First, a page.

The New Brain

How your brain—and our understanding of it—are constantly changing.

Cocaine Shrinks the Brain

Brain atrophy from cocaine dependence.

You no doubt know that it eats holes in your nose and can cause heart attacks, but the latest research reports that cocaine abuse also shrinks the brain. K.D. Ersche and colleagues at Cambridge University report that cocaine abuse accelerates the process of normal aging, which is associated, among other things, with a gradual loss of brain volume in later years in parallel with cognitive decline.

Using brain imaging the researchers compared the gray matter volume of 120 individuals 18-50 years of age, half of whom were dependent on cocaine. Both groups showed the expected decline in gray matter as a direct function of age, however, in cocaine dependent individuals the brain atrophy plummeted at twice the normal rate as in normal aging. Cocaine dependent subjects lost about 3 cc of total gray matter volume per year. So that if you began at age 15 with a gray matter volume of 800 cc, comparable to the engine displacement of a Harley-Davidson Sportster Iron, you'd be down to a 700 cc Vespa Scooter by the time you reached 50 if you were cocaine-dependent. People who were not dependent on cocaine or other drugs lost gray matter at a rate of 1.6cc/yr.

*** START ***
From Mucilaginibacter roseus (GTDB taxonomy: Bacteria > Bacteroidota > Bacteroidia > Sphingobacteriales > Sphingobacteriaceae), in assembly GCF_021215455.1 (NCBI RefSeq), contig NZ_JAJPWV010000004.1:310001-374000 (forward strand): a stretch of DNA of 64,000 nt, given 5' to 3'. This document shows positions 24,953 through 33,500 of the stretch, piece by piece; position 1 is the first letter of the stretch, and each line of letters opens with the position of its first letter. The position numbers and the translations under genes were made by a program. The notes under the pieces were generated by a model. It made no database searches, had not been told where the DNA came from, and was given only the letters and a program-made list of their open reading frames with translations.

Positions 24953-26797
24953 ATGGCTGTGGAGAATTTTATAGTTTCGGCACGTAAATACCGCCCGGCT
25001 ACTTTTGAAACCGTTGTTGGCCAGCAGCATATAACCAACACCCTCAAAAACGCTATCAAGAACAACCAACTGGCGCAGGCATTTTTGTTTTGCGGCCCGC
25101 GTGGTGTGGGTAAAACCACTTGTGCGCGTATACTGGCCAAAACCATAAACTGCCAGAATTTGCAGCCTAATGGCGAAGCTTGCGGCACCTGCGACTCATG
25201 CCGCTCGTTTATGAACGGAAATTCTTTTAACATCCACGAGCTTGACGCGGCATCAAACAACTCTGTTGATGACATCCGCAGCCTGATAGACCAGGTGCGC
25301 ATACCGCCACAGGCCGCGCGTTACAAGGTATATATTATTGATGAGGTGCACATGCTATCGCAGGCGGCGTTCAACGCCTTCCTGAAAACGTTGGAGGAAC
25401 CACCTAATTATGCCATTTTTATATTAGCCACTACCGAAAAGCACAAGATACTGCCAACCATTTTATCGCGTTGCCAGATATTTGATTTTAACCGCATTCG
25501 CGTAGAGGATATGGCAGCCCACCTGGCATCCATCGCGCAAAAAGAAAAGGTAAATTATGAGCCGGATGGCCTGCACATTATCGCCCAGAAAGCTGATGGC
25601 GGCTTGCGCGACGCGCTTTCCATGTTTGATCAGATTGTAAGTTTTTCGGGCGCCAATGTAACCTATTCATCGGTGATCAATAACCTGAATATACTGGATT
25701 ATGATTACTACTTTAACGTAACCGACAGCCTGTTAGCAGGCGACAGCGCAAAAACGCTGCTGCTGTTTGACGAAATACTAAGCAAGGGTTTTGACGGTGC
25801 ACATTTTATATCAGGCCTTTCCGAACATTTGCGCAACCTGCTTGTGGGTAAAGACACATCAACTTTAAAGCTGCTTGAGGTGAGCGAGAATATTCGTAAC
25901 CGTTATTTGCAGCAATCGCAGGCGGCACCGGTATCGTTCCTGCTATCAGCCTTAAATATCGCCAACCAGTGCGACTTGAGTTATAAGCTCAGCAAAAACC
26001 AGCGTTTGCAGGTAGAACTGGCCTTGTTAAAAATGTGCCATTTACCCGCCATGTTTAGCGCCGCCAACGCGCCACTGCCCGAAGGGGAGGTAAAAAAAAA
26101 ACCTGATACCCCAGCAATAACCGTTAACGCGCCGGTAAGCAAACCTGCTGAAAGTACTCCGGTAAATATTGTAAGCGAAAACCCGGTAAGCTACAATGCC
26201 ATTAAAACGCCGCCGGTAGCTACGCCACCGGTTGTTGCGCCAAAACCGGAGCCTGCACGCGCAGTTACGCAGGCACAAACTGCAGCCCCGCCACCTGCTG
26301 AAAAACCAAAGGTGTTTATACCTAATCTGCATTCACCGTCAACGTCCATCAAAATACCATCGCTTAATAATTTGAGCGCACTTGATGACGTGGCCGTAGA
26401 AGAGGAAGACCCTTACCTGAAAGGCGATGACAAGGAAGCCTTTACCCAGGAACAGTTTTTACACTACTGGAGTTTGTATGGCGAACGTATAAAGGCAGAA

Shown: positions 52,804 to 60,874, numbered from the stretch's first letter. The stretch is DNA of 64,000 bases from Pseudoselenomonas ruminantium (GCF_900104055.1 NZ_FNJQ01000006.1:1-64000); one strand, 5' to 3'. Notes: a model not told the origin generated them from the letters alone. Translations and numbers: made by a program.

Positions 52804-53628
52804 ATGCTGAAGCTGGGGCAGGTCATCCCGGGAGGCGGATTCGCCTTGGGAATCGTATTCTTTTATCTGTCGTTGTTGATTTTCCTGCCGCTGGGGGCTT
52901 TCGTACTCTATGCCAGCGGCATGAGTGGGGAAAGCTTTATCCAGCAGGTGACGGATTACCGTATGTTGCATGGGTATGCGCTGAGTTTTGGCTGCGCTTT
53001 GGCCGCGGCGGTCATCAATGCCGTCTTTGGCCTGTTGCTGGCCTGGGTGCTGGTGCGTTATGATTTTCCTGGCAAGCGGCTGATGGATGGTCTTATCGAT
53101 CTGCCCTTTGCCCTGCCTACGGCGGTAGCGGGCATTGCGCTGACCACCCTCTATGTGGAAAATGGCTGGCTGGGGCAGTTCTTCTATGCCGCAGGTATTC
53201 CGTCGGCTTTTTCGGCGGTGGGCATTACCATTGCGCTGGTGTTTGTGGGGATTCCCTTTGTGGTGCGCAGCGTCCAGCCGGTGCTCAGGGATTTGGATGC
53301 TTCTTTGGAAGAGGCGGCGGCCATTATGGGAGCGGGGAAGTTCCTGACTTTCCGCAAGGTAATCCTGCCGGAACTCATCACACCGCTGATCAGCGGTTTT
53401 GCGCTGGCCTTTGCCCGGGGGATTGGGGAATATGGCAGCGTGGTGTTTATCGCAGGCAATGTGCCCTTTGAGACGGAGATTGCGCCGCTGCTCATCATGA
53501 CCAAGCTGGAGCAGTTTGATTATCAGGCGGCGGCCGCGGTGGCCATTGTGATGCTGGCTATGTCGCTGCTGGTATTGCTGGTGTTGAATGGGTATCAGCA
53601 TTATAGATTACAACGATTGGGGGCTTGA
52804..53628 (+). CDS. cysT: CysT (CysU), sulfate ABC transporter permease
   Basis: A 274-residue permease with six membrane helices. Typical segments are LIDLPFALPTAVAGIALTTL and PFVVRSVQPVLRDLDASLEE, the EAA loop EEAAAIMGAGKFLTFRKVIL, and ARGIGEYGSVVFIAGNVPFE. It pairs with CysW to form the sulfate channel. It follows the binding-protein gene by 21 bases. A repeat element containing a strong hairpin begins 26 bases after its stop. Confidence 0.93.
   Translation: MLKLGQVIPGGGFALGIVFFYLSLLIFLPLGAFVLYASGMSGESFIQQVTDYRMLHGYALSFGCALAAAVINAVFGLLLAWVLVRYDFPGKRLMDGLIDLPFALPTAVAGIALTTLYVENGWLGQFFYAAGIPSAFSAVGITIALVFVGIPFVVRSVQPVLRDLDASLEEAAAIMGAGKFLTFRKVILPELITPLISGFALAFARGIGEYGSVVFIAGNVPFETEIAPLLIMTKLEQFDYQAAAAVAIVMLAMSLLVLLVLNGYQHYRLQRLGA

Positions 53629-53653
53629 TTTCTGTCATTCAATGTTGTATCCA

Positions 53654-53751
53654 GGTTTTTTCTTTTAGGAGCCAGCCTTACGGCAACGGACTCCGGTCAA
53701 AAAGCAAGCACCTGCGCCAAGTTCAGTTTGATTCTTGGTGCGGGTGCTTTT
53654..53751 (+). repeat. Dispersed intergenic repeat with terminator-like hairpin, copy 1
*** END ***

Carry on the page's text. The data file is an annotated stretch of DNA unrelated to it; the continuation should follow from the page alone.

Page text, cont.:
The loss of gray matter was most severe in prefrontal and temporal lobes, areas critical for executive function and memory. Deeper regions of the brain, the striatum, were less affected by cocaine dependency. The results are reported in today's issue of the journal Molecular Psychiatry (April 24, 2012).

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R. Douglas Fields, Ph.D., is the Chief of the Nervous System Development and Plasticity Section at the National Institute of Child Health and Human Development and the author of The Other Brain. more...

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